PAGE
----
Lebanon’s money dealers agree to exchange limits

Lebanon’s licensed money changers returned to work on Wednesday after a month-long strike. (File/AFP)
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Updated 03 June 2020

Lebanon’s money dealers agree to exchange limits

  • In late April, Lebanon’s central bank said foreign currency dealers could not sell US dollars for more than 3,200 pounds
  • Ninety foreign currency dealers closed by authorities for breaking exchange rate rules were allowed to reopen

BEIRUT: Lebanon’s licensed money changers returned to work on Wednesday after a month-long strike, saying they will adhere to price ceilings for the buying and selling of US dollars.

Money dealers agreed to buy US dollars for a minimum of 3,950 Lebanese pounds and sell at a top rate of 4,000 pounds.

The pound has fallen by about 60 percent from the official exchange rate of 1,507.5 pounds since October, with US dollars becoming increasingly scarce.

In late April, Lebanon’s central bank said foreign currency dealers could not sell US dollars for more than 3,200 pounds.

Financial authorities also arrested several money dealers, including Mahmoud Murad, head of the Syndicate of Money Changers, and his deputy, Elias Sorour, on charges of exchange rate manipulation.

Ninety foreign currency dealers closed by authorities for breaking exchange rate rules were allowed to reopen on Wednesday.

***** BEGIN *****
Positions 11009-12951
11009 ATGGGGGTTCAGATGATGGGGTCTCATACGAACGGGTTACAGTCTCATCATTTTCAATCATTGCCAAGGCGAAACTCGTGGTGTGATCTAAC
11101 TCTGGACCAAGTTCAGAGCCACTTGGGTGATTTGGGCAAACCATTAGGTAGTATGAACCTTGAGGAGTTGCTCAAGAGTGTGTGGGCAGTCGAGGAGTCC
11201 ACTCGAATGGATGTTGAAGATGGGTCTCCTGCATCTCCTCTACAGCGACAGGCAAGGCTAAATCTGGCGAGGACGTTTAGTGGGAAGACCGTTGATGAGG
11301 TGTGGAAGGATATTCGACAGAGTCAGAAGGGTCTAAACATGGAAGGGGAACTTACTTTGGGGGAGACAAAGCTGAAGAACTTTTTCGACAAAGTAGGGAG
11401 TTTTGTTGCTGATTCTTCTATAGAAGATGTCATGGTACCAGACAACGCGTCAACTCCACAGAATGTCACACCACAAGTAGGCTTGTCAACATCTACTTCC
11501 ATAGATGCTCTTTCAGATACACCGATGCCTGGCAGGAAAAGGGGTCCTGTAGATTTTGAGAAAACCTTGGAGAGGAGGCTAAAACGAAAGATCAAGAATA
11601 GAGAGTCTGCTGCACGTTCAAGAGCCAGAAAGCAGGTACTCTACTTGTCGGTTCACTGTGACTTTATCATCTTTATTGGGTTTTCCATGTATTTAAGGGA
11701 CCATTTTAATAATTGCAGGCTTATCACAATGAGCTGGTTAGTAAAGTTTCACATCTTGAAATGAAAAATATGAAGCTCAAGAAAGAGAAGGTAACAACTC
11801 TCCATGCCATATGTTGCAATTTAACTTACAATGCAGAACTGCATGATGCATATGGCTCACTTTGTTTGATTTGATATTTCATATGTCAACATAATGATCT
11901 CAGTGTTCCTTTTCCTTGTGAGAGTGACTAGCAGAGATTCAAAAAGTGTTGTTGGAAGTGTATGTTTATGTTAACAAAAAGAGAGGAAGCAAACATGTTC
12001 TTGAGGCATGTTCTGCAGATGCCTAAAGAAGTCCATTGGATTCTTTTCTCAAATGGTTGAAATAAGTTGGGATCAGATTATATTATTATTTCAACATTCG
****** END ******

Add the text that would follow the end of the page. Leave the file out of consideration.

Murad, who was released several days ago, told Arab News that “the first working day after the strike was cautious and the market was confused.”

He said people were reluctant to sell or buy US dollars because of confusion over an exchange rate mechanism agreed by Prime Minister Hassan Diab and Bank of Lebanon chief Riad Salameh.

The mechanism requires compliance with a central bank circular, which fixes the exchange rate at 3,200 Lebanese pounds, with a gradual decline in value in coming days.

Murad said: “Money changers have adhered to the specified price ceiling so far, and we hope that things will stabilize and the dollar will return to its official price of 1,507 Lebanese pounds, especially since the country needs cash stability and there is anger on the streets.”

However, activists warned of further protests and unrest, saying the government had failed to consider people’s needs in reform plans outlined during talks with the International Monetary Fund on Wednesday.

Jad Lezeik, of the Li Haqqi (For my rights) movement, told Arab News: “We are preparing to take to the streets in Beirut on Saturday to complete the goals of our Oct. 17, 2019, uprising.

“People should be able to provide food, housing and education for their children. The government has failed to address these needs. Its reform plan is hostile to the people,” he said.

Lebanese people “are afraid of the unknown future that awaits them,” Lezeik said.

Activist groups have returned to the streets in recent days, with some staging sit-ins outside the homes of officials and ministers.

With the next phase of the country’s mobilization to be decided on Thursday, Lebanon’s leaders, including President Michel Aoun and Prime Minister Diab, told UN Security Council envoys that the government will agree to extend the UNIFIL forces’ mandate “without modifying their numbers and tasks.”

Aoun asked UNIFIL to strengthen its partnership with the Lebanese army, saying that “limited incidents that occurred between groups of UNIFIL and some citizens in southern villages do not reflect any negative climate against UNIFIL forces.”

US envoy to Lebanon Dorothy Chia told the meeting that UNIFIL soldiers are present to implement Resolution 1701 in full.

“I do not think we can say that the full implementation of this decision has taken place. So we need to consider increasing the effectiveness of UNIFIL to its maximum extent,” she said.